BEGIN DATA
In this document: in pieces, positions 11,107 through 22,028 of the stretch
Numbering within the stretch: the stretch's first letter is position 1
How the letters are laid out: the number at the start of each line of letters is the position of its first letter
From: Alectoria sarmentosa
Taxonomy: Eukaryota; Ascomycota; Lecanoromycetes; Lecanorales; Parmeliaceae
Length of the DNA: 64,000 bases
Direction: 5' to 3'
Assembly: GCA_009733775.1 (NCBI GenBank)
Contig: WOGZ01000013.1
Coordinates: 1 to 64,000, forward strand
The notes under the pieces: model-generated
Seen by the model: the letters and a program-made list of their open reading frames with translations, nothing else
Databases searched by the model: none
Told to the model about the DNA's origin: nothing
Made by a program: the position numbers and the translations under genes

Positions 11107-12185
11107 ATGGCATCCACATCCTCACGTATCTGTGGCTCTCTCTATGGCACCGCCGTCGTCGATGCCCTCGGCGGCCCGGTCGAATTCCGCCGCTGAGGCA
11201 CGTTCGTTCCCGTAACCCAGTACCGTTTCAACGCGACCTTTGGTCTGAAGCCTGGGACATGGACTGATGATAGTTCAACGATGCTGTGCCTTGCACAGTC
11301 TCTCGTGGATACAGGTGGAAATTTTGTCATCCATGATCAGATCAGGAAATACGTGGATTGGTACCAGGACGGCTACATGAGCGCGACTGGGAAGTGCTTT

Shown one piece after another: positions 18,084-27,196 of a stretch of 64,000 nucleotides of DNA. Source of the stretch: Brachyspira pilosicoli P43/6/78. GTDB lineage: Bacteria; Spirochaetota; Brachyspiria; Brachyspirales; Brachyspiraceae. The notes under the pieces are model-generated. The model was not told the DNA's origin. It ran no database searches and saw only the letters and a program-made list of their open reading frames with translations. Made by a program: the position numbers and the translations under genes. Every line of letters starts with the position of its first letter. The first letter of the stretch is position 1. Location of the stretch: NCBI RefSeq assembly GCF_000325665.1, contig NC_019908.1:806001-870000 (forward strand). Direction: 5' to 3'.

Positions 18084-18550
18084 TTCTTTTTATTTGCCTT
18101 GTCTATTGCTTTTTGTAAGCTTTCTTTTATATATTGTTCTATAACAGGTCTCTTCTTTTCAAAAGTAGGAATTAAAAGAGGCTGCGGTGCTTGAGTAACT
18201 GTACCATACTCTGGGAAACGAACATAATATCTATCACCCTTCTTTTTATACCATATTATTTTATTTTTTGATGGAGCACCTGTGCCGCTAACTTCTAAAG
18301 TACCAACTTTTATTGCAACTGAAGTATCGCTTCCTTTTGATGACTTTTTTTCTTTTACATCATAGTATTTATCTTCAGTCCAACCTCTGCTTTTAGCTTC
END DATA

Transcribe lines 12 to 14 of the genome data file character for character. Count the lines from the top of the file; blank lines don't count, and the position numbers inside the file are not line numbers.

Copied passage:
Seen by the model: the letters and a program-made list of their open reading frames with translations, nothing else
Databases searched by the model: none
Told to the model about the DNA's origin: nothing